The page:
Now, let’s be clear, I am all for biblical values being restored to the good ol’ US of A. In the past half-century we as a nation have drifted so far from God, we’ve actually reached a point where the Seven Deadly Sins are now promoted by our culture as good things, that is, as the proper attitudes to have in life. Pride, anger, covetousness, lust, envy, greed, and sloth are no longer shameful behaviors to be avoided, they now are celebrated and rewarded. I’m convinced a nation cannot survive consecutive Me Generations. But that is exactly what we have. First, Baby Boomers abandoned God and were convinced the Universe revolved around them (or I should say, “us”); then Generation Xer’s came along; and now the Millennials, all intensely self-absorbed. So yeah, I’m all for our country returning to godly, biblical values before we collapse into a pathetic, exhausted, toxic heap.
But the thing is, so-called godly values are not imposed onto a society from the top down. They come from the bottom up, regardless of who the leaders are. Godly values are formed in each individual human heart, and then permeate a culture at the grass roots level.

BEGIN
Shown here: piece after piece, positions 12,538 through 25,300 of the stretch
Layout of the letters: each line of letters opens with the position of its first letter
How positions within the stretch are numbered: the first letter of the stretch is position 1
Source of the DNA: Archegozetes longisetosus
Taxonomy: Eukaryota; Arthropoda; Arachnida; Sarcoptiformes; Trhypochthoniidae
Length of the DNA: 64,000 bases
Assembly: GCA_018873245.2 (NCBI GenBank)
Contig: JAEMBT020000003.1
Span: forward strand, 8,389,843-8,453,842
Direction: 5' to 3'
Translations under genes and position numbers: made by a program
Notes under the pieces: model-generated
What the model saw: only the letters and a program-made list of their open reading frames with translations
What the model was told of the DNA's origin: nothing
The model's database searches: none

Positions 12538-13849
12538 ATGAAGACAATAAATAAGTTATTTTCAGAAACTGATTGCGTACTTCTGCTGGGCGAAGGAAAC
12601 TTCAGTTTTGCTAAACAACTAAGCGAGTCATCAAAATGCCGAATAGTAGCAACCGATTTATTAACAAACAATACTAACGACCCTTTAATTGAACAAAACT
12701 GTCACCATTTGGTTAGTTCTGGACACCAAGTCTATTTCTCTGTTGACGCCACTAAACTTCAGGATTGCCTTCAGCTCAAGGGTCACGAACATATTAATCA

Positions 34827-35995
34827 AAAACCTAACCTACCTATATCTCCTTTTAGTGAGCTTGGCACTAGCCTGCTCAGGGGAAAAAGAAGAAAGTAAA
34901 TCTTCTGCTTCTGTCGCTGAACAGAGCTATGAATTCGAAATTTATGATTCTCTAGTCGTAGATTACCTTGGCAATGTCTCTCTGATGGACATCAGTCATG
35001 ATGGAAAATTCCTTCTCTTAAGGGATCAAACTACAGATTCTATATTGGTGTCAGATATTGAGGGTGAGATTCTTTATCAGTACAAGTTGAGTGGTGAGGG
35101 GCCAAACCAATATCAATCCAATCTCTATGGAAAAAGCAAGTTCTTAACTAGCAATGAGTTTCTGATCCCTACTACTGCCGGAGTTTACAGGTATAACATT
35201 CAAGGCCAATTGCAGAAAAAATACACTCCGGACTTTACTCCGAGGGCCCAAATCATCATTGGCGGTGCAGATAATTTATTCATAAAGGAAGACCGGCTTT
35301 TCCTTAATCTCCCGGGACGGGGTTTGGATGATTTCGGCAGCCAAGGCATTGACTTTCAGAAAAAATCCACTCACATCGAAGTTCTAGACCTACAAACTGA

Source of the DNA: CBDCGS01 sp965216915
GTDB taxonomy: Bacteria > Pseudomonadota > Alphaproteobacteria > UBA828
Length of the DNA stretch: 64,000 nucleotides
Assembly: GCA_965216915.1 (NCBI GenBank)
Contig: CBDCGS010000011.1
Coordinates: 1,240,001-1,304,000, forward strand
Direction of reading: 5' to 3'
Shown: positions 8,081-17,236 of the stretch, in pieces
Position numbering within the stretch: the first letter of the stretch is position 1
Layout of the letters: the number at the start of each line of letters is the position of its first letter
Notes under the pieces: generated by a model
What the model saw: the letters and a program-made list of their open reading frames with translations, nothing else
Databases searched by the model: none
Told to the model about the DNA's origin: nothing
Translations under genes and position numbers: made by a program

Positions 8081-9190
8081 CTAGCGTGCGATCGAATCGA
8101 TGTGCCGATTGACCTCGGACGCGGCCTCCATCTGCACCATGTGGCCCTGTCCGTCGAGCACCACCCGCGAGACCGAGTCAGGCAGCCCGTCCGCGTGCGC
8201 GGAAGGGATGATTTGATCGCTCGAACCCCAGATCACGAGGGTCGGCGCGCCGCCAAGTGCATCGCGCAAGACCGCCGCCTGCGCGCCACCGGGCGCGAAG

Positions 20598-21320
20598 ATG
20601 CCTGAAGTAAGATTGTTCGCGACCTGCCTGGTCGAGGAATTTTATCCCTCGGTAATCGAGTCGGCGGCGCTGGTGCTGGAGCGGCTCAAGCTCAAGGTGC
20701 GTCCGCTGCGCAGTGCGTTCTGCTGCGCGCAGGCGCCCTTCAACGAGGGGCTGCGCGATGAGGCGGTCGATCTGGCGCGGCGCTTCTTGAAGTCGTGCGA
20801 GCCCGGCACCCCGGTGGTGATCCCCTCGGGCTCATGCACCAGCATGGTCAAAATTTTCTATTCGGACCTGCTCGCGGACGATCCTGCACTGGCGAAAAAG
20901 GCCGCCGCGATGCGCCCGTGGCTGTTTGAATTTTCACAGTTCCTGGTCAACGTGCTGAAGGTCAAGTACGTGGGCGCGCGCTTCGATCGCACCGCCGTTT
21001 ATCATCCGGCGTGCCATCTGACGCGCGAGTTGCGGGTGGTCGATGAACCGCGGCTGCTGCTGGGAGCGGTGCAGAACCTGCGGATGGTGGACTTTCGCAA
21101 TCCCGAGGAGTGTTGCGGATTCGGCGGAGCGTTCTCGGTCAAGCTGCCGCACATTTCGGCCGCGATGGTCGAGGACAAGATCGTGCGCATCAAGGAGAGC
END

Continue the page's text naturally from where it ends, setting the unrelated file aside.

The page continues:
The psalmist said it quite well in Scripture: “Better to take refuge in the LORD than to put one’s trust in princes” (Psalm 118:9).

Year after year, election after election, American citizens put their trust in princes, or rather, in politicians. If only the right person takes office, we are told, everything will be fine. In my lifetime, I can think of two US presidents who were not bashful about professing their faith in Christ, one from each political party. The first of these two men presided over a very uninspiring four years, which included a prolonged hostage crisis, and is often called the “worst president in modern history.” The other got us involved in two questionable and costly wars and exploded the national debt.